Alex Thomson on the BOSS boat Alex Thomson on the BOSS boat

Stay inspired with Alex Thomson

BOSS boat at the sea BOSS boat at the sea
Alex Thomson on going it alone

Record-breaking skipper Alex Thomson is no stranger to isolation. Sailing solo around the globe for months aboard the HUGO BOSS yacht, he has first-hand experience making the very best of being alone. To guide us at this time, he shares notes of positivity and wisdom gained at sea. “I’ve learned to separate loneliness and isolation. There is a difference,” Alex says. “When I’m on my own at sea, I feel very isolated. But how could I possibly feel lonely when I have my family, my friends, my team all at home, thinking about me? It’s easier when we’re able to separate those two emotions.”

"Time alone can give you an entirely new perspective."

Alex Thomson

Round-the-world sailor

Alex Thomson in grey sweater by BOSS Alex Thomson in grey sweater by BOSS
Turning negatives into positives

With successes as great as the distances he has sailed, Alex knows the power of injecting positivity into any situation. Always look for the benefits, he says. “Most of us today are in isolation, or social distancing with our families or friends. To help make this period more manageable, try to view it as a privilege, a chance to spend uninterrupted time with those closest to you. It’s something to enjoy, not be fearful of.”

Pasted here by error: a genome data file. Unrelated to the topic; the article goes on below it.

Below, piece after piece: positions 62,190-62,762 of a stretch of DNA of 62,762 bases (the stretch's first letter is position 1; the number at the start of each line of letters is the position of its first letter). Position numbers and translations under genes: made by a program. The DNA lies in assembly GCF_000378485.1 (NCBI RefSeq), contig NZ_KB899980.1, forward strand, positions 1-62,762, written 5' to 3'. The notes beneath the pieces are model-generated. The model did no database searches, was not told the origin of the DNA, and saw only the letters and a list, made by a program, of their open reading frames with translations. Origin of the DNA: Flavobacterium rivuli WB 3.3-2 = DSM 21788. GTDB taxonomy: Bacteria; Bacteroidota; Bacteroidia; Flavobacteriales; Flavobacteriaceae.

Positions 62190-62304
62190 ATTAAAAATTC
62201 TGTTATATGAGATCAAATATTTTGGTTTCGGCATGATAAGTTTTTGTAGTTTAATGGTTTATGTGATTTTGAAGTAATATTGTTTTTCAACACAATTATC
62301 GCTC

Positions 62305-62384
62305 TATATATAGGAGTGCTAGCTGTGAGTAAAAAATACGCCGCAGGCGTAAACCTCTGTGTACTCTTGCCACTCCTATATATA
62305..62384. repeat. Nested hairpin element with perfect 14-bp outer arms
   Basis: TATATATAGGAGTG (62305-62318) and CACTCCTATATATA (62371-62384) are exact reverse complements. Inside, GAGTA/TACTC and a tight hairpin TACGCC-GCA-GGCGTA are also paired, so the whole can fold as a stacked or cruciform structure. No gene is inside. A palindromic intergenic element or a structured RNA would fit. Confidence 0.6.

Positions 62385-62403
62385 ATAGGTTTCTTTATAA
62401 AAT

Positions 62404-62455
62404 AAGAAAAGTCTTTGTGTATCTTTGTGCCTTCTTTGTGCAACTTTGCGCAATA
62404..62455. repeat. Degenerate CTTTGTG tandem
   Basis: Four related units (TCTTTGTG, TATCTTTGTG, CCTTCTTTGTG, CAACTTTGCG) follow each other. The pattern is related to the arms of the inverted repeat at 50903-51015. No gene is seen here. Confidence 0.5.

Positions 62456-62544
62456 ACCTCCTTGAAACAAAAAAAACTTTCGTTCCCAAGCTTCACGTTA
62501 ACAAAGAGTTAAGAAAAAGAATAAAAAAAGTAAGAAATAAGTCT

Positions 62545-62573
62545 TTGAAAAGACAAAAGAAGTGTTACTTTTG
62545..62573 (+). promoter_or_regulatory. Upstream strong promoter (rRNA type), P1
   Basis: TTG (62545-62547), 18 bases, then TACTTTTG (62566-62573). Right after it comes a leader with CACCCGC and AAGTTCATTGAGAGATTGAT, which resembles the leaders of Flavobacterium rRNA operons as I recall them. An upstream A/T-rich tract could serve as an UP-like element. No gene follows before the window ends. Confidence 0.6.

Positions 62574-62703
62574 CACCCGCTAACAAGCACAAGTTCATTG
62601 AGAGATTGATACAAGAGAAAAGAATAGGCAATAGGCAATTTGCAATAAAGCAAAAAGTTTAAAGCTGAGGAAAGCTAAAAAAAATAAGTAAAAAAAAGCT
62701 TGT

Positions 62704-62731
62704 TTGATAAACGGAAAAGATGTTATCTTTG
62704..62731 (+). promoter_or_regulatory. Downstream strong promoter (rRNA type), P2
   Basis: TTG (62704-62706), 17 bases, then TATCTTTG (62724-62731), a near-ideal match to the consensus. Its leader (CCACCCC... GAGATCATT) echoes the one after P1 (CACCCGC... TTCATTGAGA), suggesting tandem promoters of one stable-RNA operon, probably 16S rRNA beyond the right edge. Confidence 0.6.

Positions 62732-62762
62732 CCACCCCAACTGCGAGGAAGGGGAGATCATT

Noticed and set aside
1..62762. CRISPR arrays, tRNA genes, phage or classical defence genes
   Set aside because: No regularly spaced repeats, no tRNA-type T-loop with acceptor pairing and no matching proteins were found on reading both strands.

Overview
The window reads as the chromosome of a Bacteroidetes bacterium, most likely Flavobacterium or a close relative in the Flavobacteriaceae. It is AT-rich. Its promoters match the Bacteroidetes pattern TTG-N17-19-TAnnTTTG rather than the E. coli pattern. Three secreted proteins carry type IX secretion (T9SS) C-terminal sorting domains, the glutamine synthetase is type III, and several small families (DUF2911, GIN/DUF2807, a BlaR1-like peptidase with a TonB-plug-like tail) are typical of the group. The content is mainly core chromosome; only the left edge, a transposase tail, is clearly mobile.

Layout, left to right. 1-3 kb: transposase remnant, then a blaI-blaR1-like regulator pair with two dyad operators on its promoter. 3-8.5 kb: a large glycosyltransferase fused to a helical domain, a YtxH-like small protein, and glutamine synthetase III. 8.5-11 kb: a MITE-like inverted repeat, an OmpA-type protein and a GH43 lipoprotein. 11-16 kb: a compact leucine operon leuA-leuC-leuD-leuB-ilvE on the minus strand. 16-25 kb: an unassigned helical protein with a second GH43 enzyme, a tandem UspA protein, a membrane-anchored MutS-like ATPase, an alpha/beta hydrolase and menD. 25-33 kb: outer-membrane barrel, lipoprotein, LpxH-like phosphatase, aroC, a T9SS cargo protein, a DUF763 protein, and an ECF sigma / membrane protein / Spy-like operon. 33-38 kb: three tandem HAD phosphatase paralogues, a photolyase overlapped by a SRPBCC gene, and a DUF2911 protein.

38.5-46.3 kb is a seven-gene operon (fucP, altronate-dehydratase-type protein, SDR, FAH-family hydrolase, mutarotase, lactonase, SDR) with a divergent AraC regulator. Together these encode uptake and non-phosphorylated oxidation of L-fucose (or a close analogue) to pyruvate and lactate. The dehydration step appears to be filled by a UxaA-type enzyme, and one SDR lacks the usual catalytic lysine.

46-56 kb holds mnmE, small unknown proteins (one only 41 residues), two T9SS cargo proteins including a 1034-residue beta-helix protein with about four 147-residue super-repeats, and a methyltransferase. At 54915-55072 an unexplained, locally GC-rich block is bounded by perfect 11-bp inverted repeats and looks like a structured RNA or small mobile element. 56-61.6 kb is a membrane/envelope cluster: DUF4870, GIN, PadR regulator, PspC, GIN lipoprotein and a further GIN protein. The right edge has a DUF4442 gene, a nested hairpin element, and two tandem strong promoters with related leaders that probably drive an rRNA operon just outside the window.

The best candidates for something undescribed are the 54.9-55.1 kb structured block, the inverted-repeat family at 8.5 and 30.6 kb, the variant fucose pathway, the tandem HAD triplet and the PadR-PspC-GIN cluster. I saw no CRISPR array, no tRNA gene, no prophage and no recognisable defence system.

Alex Thomson in white t-shirt by BOSS Alex Thomson in white t-shirt by BOSS

Structure, perspective, positivity. Alex Thomson shares his top tips for anyone taking on extended time away from others. Read on for more.

1. Structure and routine

“It’s important to introduce structure and routine. Try not to ‘bite off’ too much though. We all need to understand that these are exceptional circumstances. Give yourself realistic goals for the day, and work towards those. It could be as small as making breakfast, or playing a game with your children. Every time you achieve one of those goals, you’ll feel better. ” 

2. The helicopter view

“When feeling stressed, one of the methods I use, which my sports psychologist taught me, is called the helicopter view. I visualise being above the boat, looking down at myself. This allows me to take a step back, regroup and find calm. When at home, imagine looking down at yourself from the ceiling. Then imagine looking down from the top of the house, and then above the house, and then from cloud level. From up there, you can see all of the people, in the houses below, who are facing the same problems as you. It’s then that you realise you’re not alone.” 

Alex Thomson at the sea on the BOSS boat Alex Thomson at the sea on the BOSS boat
Alex Thomson on top of the BOSS boat Alex Thomson on top of the BOSS boat

White t-shirt by BOSS White t-shirt by BOSS
3. Find time to smile

“It’s true that happy people perform better. But when things are going wrong, it can feel almost impossible to find any sense of happiness. My sports psychologist taught me that, in order to find that happiness, I should look happy. I should smile. ‘Happy people, look happy’ he says. ‘So smile.’ And I do. And guess what? It works.”

We're all in this together